War of the Rebellion: Serial 086 Page 1086 Chapter LIII. LOUISIANA AND THE TRANS-MISSISSIPPI

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Richmond, December 1, 1864

Honorable James A. Seddon,

Secretary of War:

SIR: I have just returned from the West where I have been for several months, having left Richmond for the purpose of visiting the Indians in the latter part of May last under orders from the War Department. This visit was the third which I have made to the Indian country since the organization of the Confederate Government, the first being made in the year 1862, and the second in the year 1863. The funds appropriated by Congress at its last session and its last session but one for the Indian service I took with me and disbursed according to the intention of that body in making such appropriations. While in the West I made a close examination, as was my duty, into the condition of the Indian country, and I discovered that many changes had been wrought therein since my visit last year, which will be understood by what follows. General Maxey, at whose headquarters in the Choctaw country I passed much of my time, was assigned to the command of the district of Indian Territory by General E. Kirby Smith on the 11th of December, 1863, and commenced the discharge of his duties as such on the 24th of the same month. He has long been acting on orders from General Smith as superintendent of Indian affairs. He had in the district while I was there a brigade of Texas troops commanded by Colonel Gano, two or three unattached battalions and companies of Texans, and the Indian forces under General Cooper. Attempts were then being made - since, no doubt, carried into effect - to get all the able-bodied young Indians to enter the service. It was proposed to organize them with the other Indian troops into three brigades, to be called the Cherokees, Chickasaws, and Osages, has been organized. The Creek brigade was about being so when I left, and the Choctaws anticipated no difficulty in being able to raise the number of men required to complete the organization of the Choctaw brigade.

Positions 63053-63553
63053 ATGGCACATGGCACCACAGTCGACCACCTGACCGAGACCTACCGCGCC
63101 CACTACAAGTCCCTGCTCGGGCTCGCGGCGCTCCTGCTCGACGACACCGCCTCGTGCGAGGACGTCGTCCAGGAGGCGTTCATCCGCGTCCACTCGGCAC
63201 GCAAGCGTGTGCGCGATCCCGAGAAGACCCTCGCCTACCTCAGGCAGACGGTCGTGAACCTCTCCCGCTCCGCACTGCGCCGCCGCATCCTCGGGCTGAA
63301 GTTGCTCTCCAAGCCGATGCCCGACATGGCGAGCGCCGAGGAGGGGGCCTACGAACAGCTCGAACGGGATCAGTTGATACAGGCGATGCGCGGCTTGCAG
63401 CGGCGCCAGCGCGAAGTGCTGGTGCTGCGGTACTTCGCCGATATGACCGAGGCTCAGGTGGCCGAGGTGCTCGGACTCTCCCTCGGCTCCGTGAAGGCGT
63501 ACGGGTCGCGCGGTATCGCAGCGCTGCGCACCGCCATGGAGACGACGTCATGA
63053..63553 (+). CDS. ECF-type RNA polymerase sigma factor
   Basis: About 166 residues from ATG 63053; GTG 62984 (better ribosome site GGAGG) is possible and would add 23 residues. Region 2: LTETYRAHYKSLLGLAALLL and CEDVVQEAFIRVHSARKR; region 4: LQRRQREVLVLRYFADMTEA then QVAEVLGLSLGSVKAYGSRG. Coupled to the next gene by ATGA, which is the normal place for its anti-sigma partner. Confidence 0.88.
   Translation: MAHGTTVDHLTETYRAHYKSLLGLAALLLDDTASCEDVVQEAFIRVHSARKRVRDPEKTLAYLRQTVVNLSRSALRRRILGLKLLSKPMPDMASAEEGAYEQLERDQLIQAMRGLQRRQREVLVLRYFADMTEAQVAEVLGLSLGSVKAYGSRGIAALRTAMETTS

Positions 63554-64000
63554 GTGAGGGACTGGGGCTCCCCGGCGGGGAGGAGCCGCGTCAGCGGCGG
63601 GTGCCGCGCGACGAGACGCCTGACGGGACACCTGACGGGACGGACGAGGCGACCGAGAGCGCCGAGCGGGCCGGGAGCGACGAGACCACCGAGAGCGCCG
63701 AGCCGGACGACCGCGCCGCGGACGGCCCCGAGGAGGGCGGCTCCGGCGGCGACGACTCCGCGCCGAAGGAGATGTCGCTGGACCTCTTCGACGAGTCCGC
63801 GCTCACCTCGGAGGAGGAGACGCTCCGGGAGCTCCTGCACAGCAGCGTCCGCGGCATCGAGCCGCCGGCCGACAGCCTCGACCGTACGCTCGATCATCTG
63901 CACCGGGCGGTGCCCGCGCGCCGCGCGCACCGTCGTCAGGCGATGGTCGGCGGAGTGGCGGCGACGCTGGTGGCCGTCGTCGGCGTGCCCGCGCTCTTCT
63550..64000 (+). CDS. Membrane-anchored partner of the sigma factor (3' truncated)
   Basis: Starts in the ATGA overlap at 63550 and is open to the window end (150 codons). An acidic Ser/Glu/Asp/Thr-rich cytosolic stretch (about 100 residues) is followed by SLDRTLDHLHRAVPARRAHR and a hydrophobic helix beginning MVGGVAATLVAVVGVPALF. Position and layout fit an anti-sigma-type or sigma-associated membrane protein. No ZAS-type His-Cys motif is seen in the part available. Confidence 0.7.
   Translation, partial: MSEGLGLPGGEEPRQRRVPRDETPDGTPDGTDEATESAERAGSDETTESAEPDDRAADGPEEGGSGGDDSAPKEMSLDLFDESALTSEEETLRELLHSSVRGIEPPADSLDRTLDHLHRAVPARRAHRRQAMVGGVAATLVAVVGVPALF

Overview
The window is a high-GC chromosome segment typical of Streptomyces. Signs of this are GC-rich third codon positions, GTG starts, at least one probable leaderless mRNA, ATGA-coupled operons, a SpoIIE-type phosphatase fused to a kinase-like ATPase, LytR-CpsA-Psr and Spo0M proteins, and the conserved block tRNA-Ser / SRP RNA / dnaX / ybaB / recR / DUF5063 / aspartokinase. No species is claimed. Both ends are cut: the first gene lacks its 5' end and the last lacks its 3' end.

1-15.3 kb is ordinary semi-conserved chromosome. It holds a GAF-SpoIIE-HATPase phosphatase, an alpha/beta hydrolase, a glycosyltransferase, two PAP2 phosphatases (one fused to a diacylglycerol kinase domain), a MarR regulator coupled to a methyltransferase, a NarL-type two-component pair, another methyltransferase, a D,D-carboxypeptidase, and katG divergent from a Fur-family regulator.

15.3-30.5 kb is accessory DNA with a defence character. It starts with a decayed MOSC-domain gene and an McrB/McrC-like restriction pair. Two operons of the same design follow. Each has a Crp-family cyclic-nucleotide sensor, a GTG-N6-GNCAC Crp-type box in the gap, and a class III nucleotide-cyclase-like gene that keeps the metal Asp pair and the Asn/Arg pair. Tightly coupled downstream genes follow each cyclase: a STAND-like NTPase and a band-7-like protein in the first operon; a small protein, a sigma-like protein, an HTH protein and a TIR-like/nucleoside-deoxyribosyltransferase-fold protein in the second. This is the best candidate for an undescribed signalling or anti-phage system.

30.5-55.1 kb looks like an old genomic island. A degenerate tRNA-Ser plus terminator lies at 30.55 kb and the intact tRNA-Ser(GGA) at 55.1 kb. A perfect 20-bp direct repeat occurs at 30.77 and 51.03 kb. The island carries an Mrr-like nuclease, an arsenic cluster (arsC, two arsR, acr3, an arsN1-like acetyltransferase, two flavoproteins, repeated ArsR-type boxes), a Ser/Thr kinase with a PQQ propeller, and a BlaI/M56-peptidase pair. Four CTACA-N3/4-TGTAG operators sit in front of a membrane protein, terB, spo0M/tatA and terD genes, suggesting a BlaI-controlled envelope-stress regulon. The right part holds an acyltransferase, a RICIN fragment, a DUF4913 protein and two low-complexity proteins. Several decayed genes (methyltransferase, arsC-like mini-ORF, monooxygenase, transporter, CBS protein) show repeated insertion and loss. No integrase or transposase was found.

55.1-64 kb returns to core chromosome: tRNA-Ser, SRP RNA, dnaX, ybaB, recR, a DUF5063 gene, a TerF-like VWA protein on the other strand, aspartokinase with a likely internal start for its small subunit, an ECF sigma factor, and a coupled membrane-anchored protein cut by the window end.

In the capacity of the district commander, &c., General Maxey has attended to feeding the indigent refugee Indians of the various tribes within the limits of his command. The system of feeding the Indians out of the army commissariat was inaugurated, I believe, by General Hindman and it has been kept up to the present time. There was an urgent necessity for it at the time of its adoption, and indeed, such has been the case ever since, as no provision has been made to feed them in any other way, and a failure in this respect would not only have entailed much suffering upon these people, but absolute starvation upon many, and produced an amount of disaffection within the several nations and tribes which would in the end no doubt have forever lost the Indian country to the South.

In the beginning the task of feeding the indigent Indians was one of easy accomplishment, as the number requiring such Government aid were but few. Owing, however, to the occupation of the Cherokee country north of the Arkansas River, and the consequent insecurity of those portions of the Choctaw, Creek, and Seminole countries contiguous to the Arkansas River in the south, hundreds of families have been driven from their homes, and are now crowded in camps in the lower counties of the Choctaw and Chickasaw Nation, generally in a state of great destitution. From papers furnished me by General Maxey I have ascertained that these indigent refugees at present amount to some 15,000 or 16,000. Of course the labor of feeding them, although they are located close to Red River, and within easy